Feb. 4 (Bloomberg) -- Mark Zuckerberg may sell about $1.67 billion of Facebook Inc. stock in the company’s initial public offering to pay off taxes he will owe when he exercises options to buy 120 million shares.
The social network’s chief executive officer will owe taxes on gains related to the award of options, the Menlo Park, California-based company said this week in its IPO prospectus. The options were granted to Zuckerberg in 2005 and expire in 2015, and he’ll sell stock to cover liabilities, Facebook said.
“We expect that substantially all of the net proceeds Mr. Zuckerberg will receive upon such sale will be used to satisfy taxes that he will incur upon his exercise of an outstanding stock option to purchase 120,000,000 shares” of common stock, according to the filing.
Zuckerberg, 27, stands to become one of richest people in the world with a stake in Facebook that could be worth as much as $28.4 billion. His company, which filed on Feb. 1 to raise as much as $5 billion in an IPO, is discussing a valuation of $75 billion to $100 billion, two people familiar with the matter said last week.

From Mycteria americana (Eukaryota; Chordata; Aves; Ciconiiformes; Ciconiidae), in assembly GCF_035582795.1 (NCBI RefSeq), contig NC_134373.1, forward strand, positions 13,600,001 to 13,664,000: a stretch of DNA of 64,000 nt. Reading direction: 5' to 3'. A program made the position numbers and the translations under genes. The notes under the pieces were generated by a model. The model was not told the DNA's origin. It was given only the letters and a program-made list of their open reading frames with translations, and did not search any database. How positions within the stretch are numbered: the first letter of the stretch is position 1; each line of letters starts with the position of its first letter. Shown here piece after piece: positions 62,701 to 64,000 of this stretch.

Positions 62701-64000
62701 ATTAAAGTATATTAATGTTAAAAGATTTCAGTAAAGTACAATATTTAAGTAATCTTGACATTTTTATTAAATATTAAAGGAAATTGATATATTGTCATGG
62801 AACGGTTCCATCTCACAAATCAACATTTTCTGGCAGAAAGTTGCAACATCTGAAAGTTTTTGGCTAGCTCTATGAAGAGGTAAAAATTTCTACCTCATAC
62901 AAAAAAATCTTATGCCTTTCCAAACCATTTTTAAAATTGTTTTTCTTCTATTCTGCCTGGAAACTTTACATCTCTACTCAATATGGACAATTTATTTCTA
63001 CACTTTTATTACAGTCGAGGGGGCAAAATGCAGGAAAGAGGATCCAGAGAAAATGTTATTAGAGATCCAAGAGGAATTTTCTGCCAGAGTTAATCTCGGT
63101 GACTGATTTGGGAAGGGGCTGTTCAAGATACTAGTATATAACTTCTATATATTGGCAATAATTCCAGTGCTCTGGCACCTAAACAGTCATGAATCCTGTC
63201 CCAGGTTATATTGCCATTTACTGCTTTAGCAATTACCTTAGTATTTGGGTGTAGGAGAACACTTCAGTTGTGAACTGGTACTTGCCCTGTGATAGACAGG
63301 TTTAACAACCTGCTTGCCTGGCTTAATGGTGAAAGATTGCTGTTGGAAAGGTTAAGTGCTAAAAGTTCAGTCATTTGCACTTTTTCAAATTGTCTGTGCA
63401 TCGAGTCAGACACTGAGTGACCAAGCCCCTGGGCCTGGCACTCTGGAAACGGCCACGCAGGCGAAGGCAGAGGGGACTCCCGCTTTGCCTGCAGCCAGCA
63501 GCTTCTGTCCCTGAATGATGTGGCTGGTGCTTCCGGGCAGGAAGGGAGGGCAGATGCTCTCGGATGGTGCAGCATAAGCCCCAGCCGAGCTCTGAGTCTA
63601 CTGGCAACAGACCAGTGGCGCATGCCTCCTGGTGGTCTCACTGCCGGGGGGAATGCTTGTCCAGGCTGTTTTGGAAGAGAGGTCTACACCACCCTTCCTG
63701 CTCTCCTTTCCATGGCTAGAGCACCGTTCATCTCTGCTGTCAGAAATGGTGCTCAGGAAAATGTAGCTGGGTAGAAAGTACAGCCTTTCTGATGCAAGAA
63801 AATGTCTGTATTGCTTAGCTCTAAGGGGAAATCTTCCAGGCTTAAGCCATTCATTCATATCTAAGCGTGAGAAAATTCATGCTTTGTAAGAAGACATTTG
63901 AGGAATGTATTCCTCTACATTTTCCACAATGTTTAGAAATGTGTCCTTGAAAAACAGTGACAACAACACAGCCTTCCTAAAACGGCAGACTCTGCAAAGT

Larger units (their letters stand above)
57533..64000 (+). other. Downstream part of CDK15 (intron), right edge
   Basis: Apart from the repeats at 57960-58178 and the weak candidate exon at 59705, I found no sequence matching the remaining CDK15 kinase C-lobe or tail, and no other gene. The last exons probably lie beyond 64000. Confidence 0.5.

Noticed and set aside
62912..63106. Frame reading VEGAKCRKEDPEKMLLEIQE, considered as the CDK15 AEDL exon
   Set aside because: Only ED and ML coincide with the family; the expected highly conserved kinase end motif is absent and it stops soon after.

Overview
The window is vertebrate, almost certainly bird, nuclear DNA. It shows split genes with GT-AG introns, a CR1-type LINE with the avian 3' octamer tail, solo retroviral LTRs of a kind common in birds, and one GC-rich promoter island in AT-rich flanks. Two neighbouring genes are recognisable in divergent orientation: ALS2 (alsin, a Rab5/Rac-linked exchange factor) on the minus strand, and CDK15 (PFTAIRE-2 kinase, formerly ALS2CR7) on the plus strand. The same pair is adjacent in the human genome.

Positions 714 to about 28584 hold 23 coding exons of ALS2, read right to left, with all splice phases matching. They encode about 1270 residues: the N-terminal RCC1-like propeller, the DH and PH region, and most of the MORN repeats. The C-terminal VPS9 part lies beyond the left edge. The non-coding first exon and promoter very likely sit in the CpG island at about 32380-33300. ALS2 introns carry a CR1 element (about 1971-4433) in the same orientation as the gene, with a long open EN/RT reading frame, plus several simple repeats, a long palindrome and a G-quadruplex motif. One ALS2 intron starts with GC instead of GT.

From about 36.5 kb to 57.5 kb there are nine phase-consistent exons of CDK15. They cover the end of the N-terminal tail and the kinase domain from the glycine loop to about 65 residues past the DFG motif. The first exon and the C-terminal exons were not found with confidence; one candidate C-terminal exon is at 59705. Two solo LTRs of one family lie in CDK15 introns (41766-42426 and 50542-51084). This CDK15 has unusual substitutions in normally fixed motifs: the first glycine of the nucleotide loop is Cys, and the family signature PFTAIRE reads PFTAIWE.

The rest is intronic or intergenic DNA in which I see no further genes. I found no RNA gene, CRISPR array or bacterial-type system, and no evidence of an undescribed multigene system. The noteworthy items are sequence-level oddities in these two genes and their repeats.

At the high end of that range, assuming roughly 2.51 billion Facebook shares outstanding, each share may be worth about $39.79. The awarded shares carry an exercise price of 6 cents. Assuming Zuckerberg buys all 120 million shares at that price, his gains would total about $4.77 billion.
Zuckerberg’s tax rate will be 35 percent, said Victor Fleischer, associate professor of law at the University of Colorado. That means his bill would be about $1.67 billion.
Larry Yu, a spokesman for Facebook, declined to comment.
The social network had a valuation of at least $94 billion, or about $40 a share, in an auction of its shares on the private market earlier this week.
To contact the reporters on this story: Douglas MacMillan in San Francisco at firstname.lastname@example.org. Jesse Drucker in New York at email@example.com Brian Womack in San Francisco at firstname.lastname@example.org
To contact the editor responsible for this story: Tom Giles at email@example.com